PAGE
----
As a writer, I always assumed, since I struggled with words and sentences, with style and structure; since the beauty of prose eluded me as a beginning writer, that poetry would not be something I should dabble in.
Then, the last quarter of 7th grade, during our poetry unit, I needed to illustrate to many of my students that poetry was impulsive, untrained, rebellious, and emotional – that it could just happen with a “trigger” and the right frame of mind. And, by right frame of mind, I explained, I meant that students must be willing and open to follow that little voice inside all of us that when triggered or stimulated could take us places that would surprise even ourselves.
During this exercise, I asked students to think of a “trigger,” to give me a one word, so I could produce a poem from that one word. They all looked at each other with disbelief, but welcomed the challenge to see their teacher struggle with the task – or so they hoped i would. When they were done deciding – their elected volunteer called out “world” – and so our experiment began – I turned to face the whiteboard and wrote without thinking:
The World Today
The World Tomorrow
The World from Yesterday
The World that’s Yours
The World that’s Mine
The World that’s Ours
The World was here Before
The World will be here Again
The World is all around Us
The World is Us
That day, it was I who learned a lesson. Though, the students benefited from my display, I was surprised by the ease with which it had all come to me in a flash flood. No thinking. No questioning the next word or phrase. I just let one step of the poem take me to the natural progression of the next line. Not much regard for rhyme, repetition, similes or alliterations…I just let the hand move to the tune of poetry itself – no rules – just ideas, thoughts, concerns and feelings.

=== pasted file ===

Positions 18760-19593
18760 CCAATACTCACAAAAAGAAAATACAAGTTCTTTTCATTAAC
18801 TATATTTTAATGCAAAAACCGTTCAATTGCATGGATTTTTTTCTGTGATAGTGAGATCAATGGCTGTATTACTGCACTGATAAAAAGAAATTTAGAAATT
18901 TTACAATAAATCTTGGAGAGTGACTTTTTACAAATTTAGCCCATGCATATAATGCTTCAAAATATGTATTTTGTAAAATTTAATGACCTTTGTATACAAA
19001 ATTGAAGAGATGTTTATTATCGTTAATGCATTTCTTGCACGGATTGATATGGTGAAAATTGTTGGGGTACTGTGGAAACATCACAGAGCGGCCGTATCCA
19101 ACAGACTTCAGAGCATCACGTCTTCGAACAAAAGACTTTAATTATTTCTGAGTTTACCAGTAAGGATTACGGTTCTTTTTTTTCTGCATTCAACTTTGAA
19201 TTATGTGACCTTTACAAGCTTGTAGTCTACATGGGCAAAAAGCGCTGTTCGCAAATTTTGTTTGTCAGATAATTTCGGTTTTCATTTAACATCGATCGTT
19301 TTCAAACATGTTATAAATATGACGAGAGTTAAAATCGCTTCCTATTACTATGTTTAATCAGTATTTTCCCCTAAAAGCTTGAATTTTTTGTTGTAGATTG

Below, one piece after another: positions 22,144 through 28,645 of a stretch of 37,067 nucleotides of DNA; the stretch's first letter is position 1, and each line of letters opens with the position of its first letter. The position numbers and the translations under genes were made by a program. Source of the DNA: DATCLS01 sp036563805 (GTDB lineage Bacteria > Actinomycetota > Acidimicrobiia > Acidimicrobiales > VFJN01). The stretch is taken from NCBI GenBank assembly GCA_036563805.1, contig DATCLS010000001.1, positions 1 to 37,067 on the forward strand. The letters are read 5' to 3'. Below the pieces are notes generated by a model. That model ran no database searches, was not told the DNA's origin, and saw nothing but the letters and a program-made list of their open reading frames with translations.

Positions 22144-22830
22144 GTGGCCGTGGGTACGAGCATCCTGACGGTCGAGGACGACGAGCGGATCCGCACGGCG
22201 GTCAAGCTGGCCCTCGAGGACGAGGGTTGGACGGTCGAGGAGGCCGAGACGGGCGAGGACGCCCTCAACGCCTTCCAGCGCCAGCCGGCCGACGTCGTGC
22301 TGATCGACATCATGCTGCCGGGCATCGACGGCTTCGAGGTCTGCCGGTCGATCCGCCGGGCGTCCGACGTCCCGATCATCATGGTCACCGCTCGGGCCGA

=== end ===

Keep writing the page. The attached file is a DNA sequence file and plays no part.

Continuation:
For months, I have been avoiding so many incredible narrative ideas, and have abandoned so many projects (some even just 2 or 3 chapters from completion) because I felt my prose lacked beauty, depth, all those things that make a piece of writing worthy of being read. And then, today, I woke up, picked up a pen and found an old small journal I bought in Paris summers ago. Instead of worrying about whether I could or not, instead of questioning whether I should or not, I put pen to paper and tried my hand at POETRY – less then 30 minutes later I had written 10 poems – ones I was not all together ashamed of – ones that, despite what literary critics will no doubt say, are pretty okay. More than okay, truth be told. These little gems are pretty good. I think from now on, I will be loyal to my newfound poetry calling and will share and post here (in an effort to share with the world – because good or bad, okay or mediocre, poetry isn’t meant to be filed away or left to collect dust in a drawer…it wants to be…begs to be freed…left to roam among the eyes, ears and minds of anyone who will pay attention…anyone open to its music…anyone answering its call!